Publisher: It Books
Source: Library eBook
Description: Kevin Murphy, who played Tom Servo on Mystery Science Theater 3000, spent 2001 seeing a movie a day, in all types of different venues, circumstances, and countries.
Review: Despite what the rating might indicate, I did enjoy this book, for the most part. It just kind of left me wondering what the point of the experiment was.
While the author seems to have come out of it with a renewed love of movies, I'm not sure what he expected the reader to take away from relating his experiences, other than a few memorable anecdotes.
The main things I took away from his experiences were, 1)he seems to think everything that's wrong with the American film going experience is the fault of the rise of the multiplex, 2)he seems to have slightly deluded himself into believing that non-challenging fluff that caters to the masses is a recent invention of Hollywood, 3)either movie goers are more restless in his neck of the woods, or I've had amazingly good luck with audiences.
Maybe its because we're clearly from different generations, but I don't have the same hatred of multiplexes that he does, partly because I have no distinct memories of going to a single screen theater. I'm fairly certain I went to a few when I was a kid, but they didn't stick out as any different than multi-screen theaters. The author seems to find them more aesthetically pleasing, but once the lights go down, all movie theaters look the same, so its not really something that bothers me.
Lets be realistic, not all old movies are great, or even good, nor are all foreign movies. They just seem that way because we rarely have a chance to see the 1930's equivalent of today's crappy movies and no one bothers to import the crappy movies that foreign countries produce to the U.S.. (Unfortunately, the same doesn't apparently hold true for U.S. movies going overseas. Sorry about that.)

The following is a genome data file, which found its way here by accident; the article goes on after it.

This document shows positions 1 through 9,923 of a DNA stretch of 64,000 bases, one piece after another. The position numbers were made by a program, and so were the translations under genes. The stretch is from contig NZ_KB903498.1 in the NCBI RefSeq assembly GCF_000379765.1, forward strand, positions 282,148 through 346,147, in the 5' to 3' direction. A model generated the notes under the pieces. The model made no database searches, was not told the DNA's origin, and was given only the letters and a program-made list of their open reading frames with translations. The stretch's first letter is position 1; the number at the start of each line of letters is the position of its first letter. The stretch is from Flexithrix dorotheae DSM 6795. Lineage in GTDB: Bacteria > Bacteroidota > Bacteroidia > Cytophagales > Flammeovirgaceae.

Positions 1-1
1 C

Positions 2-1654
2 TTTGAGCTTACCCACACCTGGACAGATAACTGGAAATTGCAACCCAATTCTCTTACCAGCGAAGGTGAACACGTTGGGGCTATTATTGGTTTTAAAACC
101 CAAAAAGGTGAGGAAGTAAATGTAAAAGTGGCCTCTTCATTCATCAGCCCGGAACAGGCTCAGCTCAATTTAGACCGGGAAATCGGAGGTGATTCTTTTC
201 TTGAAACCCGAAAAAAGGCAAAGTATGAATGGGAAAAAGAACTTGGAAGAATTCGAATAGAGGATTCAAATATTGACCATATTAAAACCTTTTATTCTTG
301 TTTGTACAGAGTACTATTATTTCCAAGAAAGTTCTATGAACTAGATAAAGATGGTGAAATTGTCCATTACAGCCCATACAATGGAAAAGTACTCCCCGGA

Where Kevin Murphy lives, audiences apparently get up and wander around in movie theaters with alarming frequency during screenings. While I've encountered my share of talkers, cellphone users, and one asshole with a laser pointer, I've never encountered what he's describing. In general, people seem to have no problem staying put for a few hours and, mostly, watching the screen once the movie starts in my area.
I don't regret reading it, but its pretty much the equivalent of watching a good summer film. It won't hurt your brain, but it won't really tell you anything new. You'll take away some memorable bits, but most of it will fade from recollection in a week or two.